J.P. Corr III has been working in several different mediums before finding his way to alternative photographic processes. See his mixed media “gymnotypes” here.
From: Apex, North Carolina, USA.
J.P. Corr III began expressing himself creatively at an early age. Though his dead-bug sculptures and coloring-book wallpaper weren’t embraced as budding artistic genius, he was inherently compelled to express himself via some creative outlet. His small-town upbringing did not foster his creative spirit, so he often took to the woods, entertaining himself by interacting with his natural surroundings in a way that only he could understand. He was sensitive, different, ostracized for his ideas, and compelled to create as an emotional response, whether through photography and mixed media, or creative writing and poetry.
While studying video/film at the Savannah College of Art and Design, his main focus shifted to photography. He was in awe of the still image, and saw this medium as the optimal outlet for his raw artistic expression.
“A photograph is different from a moving image because it does not change; it remains constant, yet can say so much. Within one frame you are taught patience, focus, and understanding. Where most art forms are compositions, photography is a true recording of life, sentimental to each viewer for different reasons. What one person enjoys, another may despise. It is glorious. It is undeniable. It is truth.”
This newfound passion took him to the Fashion Institute of Technology (FIT) in New York City, where he sought to evolve his craft by supplementing his natural creativity with the technical knowledge needed to bring his visions to life. While studying in New York, he became intrigued with the intimate portrait works created by George Hurrell and Yousuf Karsh and admired their capture of personality through such minimalist grace. J.P.’s fascination with people led to a focus in portraiture, and his culminating portfolio upon graduating was said by the photography department chair to be one of the most striking and interesting to come out of FIT. He went on to become a photographer’s assistant–his longest working relationship with celebrity pet photographer Jim Dratfield, for whom he built lighting arrangements and wrangled animals for shoots. He also completed an internship at the Jenkins Johnson Gallery in Chelsea, where he was taught the inner workings of New York’s fine art industry. Soon establishing himself as a peer, and longing to return to a natural setting reminiscent of the one where he grew up, he decided to move to the fine state of North Carolina to begin his solo career.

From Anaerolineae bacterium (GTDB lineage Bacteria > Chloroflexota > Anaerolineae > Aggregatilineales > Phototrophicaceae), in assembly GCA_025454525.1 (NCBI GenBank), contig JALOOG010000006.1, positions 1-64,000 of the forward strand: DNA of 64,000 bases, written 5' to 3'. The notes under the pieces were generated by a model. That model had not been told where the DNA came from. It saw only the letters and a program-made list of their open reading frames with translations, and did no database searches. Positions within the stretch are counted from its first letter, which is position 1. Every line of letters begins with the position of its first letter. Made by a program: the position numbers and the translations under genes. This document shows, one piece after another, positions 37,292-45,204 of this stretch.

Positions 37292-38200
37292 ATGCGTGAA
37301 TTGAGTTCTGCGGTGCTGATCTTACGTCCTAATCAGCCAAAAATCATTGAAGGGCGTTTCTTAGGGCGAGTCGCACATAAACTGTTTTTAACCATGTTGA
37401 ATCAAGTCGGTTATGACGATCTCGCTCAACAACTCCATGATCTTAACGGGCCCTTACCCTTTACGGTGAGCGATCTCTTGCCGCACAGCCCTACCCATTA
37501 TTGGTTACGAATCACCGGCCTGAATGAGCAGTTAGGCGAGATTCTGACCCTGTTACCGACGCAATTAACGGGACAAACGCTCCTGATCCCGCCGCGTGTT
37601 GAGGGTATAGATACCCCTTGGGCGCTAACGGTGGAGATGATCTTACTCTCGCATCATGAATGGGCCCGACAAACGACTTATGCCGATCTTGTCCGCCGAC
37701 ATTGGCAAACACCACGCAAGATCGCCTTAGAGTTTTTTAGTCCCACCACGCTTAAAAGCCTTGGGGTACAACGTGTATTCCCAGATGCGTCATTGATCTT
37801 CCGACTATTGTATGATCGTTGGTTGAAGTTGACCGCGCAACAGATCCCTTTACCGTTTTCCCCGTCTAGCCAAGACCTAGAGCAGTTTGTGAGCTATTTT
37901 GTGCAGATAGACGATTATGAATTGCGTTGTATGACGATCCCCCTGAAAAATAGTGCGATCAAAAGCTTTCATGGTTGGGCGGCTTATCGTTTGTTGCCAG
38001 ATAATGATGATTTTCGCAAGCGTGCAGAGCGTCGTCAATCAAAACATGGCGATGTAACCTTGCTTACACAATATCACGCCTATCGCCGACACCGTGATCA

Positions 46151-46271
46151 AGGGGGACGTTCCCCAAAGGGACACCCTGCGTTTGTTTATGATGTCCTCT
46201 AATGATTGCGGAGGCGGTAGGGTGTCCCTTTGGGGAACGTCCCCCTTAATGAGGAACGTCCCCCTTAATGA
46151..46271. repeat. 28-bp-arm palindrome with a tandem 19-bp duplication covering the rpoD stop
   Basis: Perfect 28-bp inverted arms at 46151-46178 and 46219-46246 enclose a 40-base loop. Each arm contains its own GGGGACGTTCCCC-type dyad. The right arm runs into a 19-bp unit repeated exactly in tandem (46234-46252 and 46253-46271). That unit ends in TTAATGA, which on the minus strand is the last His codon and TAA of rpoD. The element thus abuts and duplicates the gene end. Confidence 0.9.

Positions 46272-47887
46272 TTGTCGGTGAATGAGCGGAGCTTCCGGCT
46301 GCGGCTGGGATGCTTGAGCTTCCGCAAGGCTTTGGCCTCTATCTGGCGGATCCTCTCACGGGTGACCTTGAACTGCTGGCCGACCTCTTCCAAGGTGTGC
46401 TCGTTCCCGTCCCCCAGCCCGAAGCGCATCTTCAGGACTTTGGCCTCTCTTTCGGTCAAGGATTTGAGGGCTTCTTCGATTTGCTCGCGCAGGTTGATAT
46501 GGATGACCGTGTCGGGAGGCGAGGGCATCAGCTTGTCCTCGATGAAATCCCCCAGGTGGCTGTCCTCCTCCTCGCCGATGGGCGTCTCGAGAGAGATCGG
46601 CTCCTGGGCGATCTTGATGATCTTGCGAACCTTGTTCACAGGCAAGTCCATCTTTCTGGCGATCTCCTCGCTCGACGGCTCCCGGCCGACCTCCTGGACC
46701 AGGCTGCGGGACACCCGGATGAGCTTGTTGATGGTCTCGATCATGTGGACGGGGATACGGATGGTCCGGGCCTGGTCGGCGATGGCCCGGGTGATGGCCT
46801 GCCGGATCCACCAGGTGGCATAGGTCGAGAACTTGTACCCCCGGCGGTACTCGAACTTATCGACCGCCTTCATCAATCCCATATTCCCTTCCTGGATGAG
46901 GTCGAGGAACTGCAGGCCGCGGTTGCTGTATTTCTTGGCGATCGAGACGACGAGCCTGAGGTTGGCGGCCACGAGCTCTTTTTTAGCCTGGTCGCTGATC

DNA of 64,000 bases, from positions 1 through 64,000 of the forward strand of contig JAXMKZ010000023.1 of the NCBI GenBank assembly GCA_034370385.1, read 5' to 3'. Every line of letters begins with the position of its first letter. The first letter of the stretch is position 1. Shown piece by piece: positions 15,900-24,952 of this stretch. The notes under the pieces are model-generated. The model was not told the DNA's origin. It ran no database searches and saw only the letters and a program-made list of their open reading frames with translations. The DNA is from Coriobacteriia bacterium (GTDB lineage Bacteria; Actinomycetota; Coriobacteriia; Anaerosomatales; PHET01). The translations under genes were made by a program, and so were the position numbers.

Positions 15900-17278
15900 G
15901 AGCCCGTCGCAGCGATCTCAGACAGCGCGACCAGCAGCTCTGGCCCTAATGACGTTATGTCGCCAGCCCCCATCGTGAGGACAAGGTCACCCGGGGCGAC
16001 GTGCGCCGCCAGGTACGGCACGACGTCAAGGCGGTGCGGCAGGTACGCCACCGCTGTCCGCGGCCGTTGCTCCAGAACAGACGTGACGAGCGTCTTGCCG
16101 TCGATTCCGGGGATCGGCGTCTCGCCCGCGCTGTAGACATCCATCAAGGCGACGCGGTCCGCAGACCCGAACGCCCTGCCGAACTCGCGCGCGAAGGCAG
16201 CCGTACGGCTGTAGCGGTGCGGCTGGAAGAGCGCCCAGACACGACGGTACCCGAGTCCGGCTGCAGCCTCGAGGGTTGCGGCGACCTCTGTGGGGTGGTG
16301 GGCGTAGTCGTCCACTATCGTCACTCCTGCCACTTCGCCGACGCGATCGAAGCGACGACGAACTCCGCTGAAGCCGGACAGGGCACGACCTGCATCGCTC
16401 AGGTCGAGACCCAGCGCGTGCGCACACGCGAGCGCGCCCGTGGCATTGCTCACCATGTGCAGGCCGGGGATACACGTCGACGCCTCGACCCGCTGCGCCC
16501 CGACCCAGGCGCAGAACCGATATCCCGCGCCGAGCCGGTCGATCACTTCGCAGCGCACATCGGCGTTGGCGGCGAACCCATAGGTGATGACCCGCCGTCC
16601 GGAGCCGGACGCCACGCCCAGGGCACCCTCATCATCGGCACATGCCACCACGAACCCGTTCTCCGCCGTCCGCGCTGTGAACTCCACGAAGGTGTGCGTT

At the young age of 26, J.P. has developed a few unique innovations. He is the creator of the Dimensiotype–a two-dimensional image that appears to have a three-dimensional quality by altering the viewer’s focus. He also developed the Gymnotype, which is a non-toxic alternative photo-amalgamation process, resulting in a finished piece that appears similar to its antiquated and toxic counterparts. His appreciation for individuality brought about TrueSelf Portraiture, which aims to portray the true nature and character of the subject, and is an interactive, personal process between the subject and the photographer.
“It feels good to be able to offer the public a safe alternative to a toxic process. The gymnotype’s uniqueness will attract those not only interested in it’s rarity, but who also appreciate and share my respect for the environment. There are always better options; we must not cease in uncovering them.”
- Email: joltingpanda (at) gmail.com
JP’s notes about the process: Throughout the history of alternative photography, in order to create harmony between a photographic image and the surface upon which it is developed, usually at least one of the following things has occurred:
– We have subjected the environment and ourselves to harsh chemical processes (as in wet plate collodion processing).
– We have altered our vision, as well as been wasteful, because the processes can be temperamental, causing the results to be a gamble.
Now through a non-toxic photo-amalgamation process, it is possible to get a look that rivals that of wet plate collodion works, all the while being in control of the finished product. This product is the Gymnotype; an archival mixed-media photograph with extraordinary detail and a raw organic, painterly quality. These are not only incredible works of detailed art, but they are also more environmentally responsible than most alternative processes of the past.
It’s a non-toxic photo-amalgamation process which involves safe and environmentally regulated chemicals , with most of the byproducts varying between being sustainable, water soluble, or recyclable. Once I have my image on the surface of choice, which is usually gilded aluminum, I am able to cook the whites out. It takes me 1-2 weeks to create a single gymnotype, but the process, although tedious, is not as temperamental as wet plates and does not require UV light. Every aspect of the image and final product is under my control and not harmful to myself or the environment.
Although I produce most of my gymnotypes on gilded aluminum, I also experiment with other surfaces as substrates. Unfortunately, when creating gymnotypes on surfaces that do not do well under heat application, like copper and wood, it’s much harder to cook, because as we all know, Flame + Wood = Bye Bye Artwork and Flame + Copper = Uncontrollable Patina. Because I have to be super careful, I rarely create them on wood or other difficult gymnotype substrates, unless I feel it’s necessary. That’s why you will notice that the final product on wood is only about 85-90% transparent and a little cloudy. I still love them though.